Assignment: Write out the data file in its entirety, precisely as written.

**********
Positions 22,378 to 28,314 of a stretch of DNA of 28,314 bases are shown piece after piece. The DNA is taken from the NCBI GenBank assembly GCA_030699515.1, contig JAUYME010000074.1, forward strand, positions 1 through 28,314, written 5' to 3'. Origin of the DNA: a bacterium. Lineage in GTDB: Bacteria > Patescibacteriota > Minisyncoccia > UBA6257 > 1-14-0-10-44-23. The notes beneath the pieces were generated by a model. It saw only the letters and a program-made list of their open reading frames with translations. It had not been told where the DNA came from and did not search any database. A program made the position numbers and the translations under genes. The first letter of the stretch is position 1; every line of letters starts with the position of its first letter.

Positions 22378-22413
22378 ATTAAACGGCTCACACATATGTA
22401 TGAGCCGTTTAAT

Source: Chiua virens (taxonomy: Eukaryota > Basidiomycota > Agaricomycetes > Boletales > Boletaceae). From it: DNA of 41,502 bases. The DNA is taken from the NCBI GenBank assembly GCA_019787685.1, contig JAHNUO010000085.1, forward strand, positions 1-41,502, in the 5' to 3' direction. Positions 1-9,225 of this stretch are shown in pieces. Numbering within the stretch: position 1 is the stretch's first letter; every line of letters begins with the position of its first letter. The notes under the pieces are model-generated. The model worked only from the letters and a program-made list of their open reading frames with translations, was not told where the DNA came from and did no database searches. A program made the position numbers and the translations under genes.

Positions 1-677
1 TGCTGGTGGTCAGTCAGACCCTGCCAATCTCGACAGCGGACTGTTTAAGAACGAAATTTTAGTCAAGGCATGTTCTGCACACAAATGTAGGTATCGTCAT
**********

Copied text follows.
Positions 22,378 to 28,314 of a stretch of DNA of 28,314 bases are shown piece after piece. The DNA is taken from the NCBI GenBank assembly GCA_030699515.1, contig JAUYME010000074.1, forward strand, positions 1 through 28,314, written 5' to 3'. Origin of the DNA: a bacterium. Lineage in GTDB: Bacteria > Patescibacteriota > Minisyncoccia > UBA6257 > 1-14-0-10-44-23. The notes beneath the pieces were generated by a model. It saw only the letters and a program-made list of their open reading frames with translations. It had not been told where the DNA came from and did not search any database. A program made the position numbers and the translations under genes. The first letter of the stretch is position 1; every line of letters starts with the position of its first letter.

Positions 22378-22413
22378 ATTAAACGGCTCACACATATGTA
22401 TGAGCCGTTTAAT

Source: Chiua virens (taxonomy: Eukaryota > Basidiomycota > Agaricomycetes > Boletales > Boletaceae). From it: DNA of 41,502 bases. The DNA is taken from the NCBI GenBank assembly GCA_019787685.1, contig JAHNUO010000085.1, forward strand, positions 1-41,502, in the 5' to 3' direction. Positions 1-9,225 of this stretch are shown in pieces. Numbering within the stretch: position 1 is the stretch's first letter; every line of letters begins with the position of its first letter. The notes under the pieces are model-generated. The model worked only from the letters and a program-made list of their open reading frames with translations, was not told where the DNA came from and did no database searches. A program made the position numbers and the translations under genes.

Positions 1-677
1 TGCTGGTGGTCAGTCAGACCCTGCCAATCTCGACAGCGGACTGTTTAAGAACGAAATTTTAGTCAAGGCATGTTCTGCACACAAATGTAGGTATCGTCAT